being very dry, grain could be stored in pits for a long time without sensible loss of quality. The silo pit, as it has been termed, has been a favorite way of storing grain from time immemorial in all oriental lands. In Turkey
Turkey
Turkey , known officially as the Republic of Turkey , is a Eurasian country located in Western Asia and in East Thrace in Southeastern Europe...

 and Persia, usurers used to buy up wheat
Wheat
Wheat is a cereal grain, originally from the Levant region of the Near East, but now cultivated worldwide. In 2007 world production of wheat was 607 million tons, making it the third most-produced cereal after maize and rice...

 or barley
Barley
Barley is a major cereal grain, a member of the grass family. It serves as a major animal fodder, as a base malt for beer and certain distilled beverages, and as a component of various health foods...

 when comparatively cheap, and store it in hidden pits against seasons of dearth. In Malta
Malta
Malta , officially known as the Republic of Malta , is a Southern European country consisting of an archipelago situated in the centre of the Mediterranean, south of Sicily, east of Tunisia and north of Libya, with Gibraltar to the west and Alexandria to the east.Malta covers just over in...

 a relatively large stock of wheat was preserved in some hundreds of pits (silos) cut in the rock. A single silo stored from 60 to 80 tons of wheat, which, with proper precautions, kept in good condition for four years or more.

East Asia


Simple storage granaries raised up on four or more posts appeared in the Yangshao culture
Yangshao culture
The Yangshao culture was a Neolithic culture that existed extensively along the central Yellow River in China. The Yangshao culture is dated from around 5000 BC to 3000 BC. The culture is named after Yangshao, the first excavated representative village of this culture, which was discovered in 1921...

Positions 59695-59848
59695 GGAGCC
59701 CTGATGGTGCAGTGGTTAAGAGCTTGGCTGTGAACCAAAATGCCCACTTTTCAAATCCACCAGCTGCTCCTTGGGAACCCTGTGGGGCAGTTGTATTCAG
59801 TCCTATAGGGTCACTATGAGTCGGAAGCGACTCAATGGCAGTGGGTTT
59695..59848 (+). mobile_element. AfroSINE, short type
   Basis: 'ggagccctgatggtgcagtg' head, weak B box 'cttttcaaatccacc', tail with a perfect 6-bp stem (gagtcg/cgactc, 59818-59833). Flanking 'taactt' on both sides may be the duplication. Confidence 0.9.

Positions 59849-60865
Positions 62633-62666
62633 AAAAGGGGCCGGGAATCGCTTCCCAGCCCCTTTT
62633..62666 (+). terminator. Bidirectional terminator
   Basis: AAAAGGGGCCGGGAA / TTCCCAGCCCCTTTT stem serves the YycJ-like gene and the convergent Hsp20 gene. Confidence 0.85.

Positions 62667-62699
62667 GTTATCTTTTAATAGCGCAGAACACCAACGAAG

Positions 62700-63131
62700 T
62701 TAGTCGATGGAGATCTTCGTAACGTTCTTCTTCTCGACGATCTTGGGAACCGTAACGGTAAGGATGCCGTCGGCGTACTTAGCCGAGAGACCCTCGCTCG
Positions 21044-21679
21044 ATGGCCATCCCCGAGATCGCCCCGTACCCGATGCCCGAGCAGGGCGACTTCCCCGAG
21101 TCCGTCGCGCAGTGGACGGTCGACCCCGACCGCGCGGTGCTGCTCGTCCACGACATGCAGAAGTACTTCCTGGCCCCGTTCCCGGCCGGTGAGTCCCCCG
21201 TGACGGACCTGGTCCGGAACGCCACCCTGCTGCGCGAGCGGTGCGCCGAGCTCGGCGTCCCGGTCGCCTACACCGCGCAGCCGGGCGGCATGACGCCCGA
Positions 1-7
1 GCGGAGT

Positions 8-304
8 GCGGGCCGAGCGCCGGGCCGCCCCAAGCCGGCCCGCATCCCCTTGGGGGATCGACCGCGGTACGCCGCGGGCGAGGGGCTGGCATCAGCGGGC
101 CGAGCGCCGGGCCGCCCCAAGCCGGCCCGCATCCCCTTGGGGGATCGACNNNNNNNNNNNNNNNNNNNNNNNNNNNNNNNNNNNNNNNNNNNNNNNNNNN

in China and after the onset of intensive agriculture in the Korean peninsula during the Mumun pottery period
Mumun pottery period
The Mumun pottery period is an archaeological era in Korean prehistory that dates to approximately 1500-300 BC This period is named after the Korean name for undecorated or plain cooking and storage vessels that form a large part of the pottery assemblage over the entire length of the period, but...

 (c. 1000 B.C.) as well as in the Japanese archipelago during the Final Jōmon/Early Yayoi period
Yayoi period
The is an Iron Age era in the history of Japan traditionally dated 300 BC to 300 AD. It is named after the neighbourhood of Tokyo where archaeologists first uncovered artifacts and features from that era. Distinguishing characteristics of the Yayoi period include the appearance of new...

s (c. 800 B.C.). In the archaeological vernacular of Northeast Asia, these features are lumped with those that may have also functioned as residences and together are called 'raised floor buildings'.

Modern


Towards the close of the 19th century, warehouses specially intended for holding grain began to multiply in Great Britain
Great Britain
Great Britain or Britain is an island situated to the northwest of Continental Europe. It is the ninth largest island in the world, and the largest European island, as well as the largest of the British Isles...

, but North America
North America
North America is a continent wholly within the Northern Hemisphere and almost wholly within the Western Hemisphere. It is also considered a northern subcontinent of the Americas...

 is the home of great granaries, known there as grain elevator
Grain elevator